QR stands for Quick Response. It was originally developed by Denso-Wave, part of Toyota, back in 1994. Although it was designed for tracking car parts, it has since taken on other applications.

QR code has also become known as Mobile Tagging because the camera in a phone can be used to read the code and take you to a URL with more detailed information. There often isn’t enough time to take down a URL let alone remember it and so QR Codes are perfect for bookmarking on the go.

The technology has been embraced in Japan and Korea, appearing on street signs and even billboards. In 2008 Harrods ran print ads with QR Codes, with the iPhone having only been released in 2007, but it would seem that they were ahead of their time for the UK market.

It is only recently with the increase in the quality of camera phone images and the coverage of wifi network access that mobiles have been able to deliver information at a quality and speed that didn’t make your blood boil with impatience.

Time at a premium, as ever, people are becoming more and more reliant on electrical devices for their short-term memory. As we rely on our mobiles to take notes, dates or times, it seems only natural that we would start using QR codes not only to remember, but to bookmark information for later consumption.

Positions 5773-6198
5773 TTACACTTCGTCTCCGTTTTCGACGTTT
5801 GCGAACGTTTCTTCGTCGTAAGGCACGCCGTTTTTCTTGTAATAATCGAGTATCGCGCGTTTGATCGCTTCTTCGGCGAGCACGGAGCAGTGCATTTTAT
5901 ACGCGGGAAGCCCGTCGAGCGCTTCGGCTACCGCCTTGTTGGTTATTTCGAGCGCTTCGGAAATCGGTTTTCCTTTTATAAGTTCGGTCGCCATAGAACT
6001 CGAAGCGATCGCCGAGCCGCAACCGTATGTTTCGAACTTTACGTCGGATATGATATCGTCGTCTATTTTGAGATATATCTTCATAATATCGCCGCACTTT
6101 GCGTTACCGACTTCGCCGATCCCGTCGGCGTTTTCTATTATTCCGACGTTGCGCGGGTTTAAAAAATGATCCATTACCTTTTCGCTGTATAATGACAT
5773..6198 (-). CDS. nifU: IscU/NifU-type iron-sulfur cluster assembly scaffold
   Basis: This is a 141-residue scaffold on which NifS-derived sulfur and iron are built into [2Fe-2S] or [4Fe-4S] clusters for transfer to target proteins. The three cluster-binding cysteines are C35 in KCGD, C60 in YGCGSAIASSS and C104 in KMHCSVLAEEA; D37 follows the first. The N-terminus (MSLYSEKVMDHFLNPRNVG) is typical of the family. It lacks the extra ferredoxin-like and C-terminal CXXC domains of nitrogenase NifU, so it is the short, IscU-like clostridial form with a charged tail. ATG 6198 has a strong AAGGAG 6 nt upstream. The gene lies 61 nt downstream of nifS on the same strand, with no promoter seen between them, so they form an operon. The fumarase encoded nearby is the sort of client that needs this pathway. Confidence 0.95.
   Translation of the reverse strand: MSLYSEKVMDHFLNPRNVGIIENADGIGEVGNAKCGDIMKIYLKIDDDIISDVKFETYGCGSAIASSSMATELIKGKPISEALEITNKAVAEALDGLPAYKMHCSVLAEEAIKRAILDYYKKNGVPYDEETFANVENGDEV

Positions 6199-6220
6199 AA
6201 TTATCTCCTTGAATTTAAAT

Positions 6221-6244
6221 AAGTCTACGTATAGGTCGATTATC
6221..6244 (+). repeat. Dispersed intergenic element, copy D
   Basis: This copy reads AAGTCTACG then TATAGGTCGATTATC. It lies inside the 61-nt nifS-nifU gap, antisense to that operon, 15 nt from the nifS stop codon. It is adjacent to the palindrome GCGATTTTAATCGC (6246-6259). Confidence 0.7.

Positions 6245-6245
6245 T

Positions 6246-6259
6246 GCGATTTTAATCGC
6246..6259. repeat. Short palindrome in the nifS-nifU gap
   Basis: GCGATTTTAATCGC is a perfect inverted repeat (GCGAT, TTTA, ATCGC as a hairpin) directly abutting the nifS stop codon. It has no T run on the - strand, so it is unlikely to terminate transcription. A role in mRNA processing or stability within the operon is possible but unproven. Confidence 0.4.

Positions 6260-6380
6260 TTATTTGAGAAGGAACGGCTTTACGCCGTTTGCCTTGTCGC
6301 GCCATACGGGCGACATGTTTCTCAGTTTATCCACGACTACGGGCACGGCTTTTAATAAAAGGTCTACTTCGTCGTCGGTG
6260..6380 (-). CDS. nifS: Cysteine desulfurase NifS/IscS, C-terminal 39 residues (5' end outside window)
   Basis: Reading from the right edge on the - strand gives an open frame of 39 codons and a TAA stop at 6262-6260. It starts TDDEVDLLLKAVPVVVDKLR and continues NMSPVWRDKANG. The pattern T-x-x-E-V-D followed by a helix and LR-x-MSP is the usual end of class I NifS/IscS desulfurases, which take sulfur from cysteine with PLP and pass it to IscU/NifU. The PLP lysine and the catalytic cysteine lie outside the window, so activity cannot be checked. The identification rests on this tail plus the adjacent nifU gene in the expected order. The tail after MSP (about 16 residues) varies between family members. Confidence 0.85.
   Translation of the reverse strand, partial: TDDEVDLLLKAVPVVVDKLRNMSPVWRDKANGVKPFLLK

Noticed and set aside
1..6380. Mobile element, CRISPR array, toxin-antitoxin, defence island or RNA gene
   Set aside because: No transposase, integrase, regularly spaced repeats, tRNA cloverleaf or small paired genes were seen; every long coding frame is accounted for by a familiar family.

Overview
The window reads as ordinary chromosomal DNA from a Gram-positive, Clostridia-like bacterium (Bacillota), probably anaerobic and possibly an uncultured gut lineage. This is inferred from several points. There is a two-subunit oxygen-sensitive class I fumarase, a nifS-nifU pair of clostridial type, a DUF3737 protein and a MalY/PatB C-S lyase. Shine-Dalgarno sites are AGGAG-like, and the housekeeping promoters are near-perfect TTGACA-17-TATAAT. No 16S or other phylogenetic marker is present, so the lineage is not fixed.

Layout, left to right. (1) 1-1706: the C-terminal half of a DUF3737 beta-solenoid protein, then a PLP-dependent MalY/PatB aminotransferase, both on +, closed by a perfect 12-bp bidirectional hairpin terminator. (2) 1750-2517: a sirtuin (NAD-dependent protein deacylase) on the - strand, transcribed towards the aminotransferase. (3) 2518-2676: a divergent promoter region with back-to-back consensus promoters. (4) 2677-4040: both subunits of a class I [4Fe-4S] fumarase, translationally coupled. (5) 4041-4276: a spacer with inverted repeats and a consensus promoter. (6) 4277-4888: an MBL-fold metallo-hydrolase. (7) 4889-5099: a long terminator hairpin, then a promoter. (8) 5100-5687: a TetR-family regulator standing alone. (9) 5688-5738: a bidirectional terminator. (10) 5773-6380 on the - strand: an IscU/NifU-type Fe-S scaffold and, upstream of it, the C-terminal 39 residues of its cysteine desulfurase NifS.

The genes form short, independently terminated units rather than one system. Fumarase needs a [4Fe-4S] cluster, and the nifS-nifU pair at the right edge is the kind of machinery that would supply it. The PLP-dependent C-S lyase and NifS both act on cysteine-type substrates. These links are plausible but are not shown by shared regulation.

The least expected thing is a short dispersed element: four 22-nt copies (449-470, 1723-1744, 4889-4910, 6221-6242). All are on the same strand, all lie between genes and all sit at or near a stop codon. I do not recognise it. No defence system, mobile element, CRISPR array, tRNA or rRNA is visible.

Much like Harrods did in 2008, the fashion industry is already trying to take full advantage of this technology with Conde Nast fashion brands using Microsoft Tags and Clavin Klein made the bold move of covering their New York billboards with QR codes. Closer to home, Tesco has realised that consumers are more ready than ever to embrace QR with a recent campaign which published results in real time.

In 2009, Google launched QR images in conjunction with Local Business; however, it failed to get the traction it needed. Having said that, earlier this year Microsoft released it’s first Google Android mobile app, called Tag, which was QR based. With Blackberrys now being produced with QR readers as standard there is a sense that the UK market is in a better position than it has ever been to embrace the benefits of QR technology.

There is so much potential for the application of QR, here are just a few ideas:

  • Business Cards
  • Print Media to drive consumers online
  • Billboards
  • Products (from clothes tags to Cups)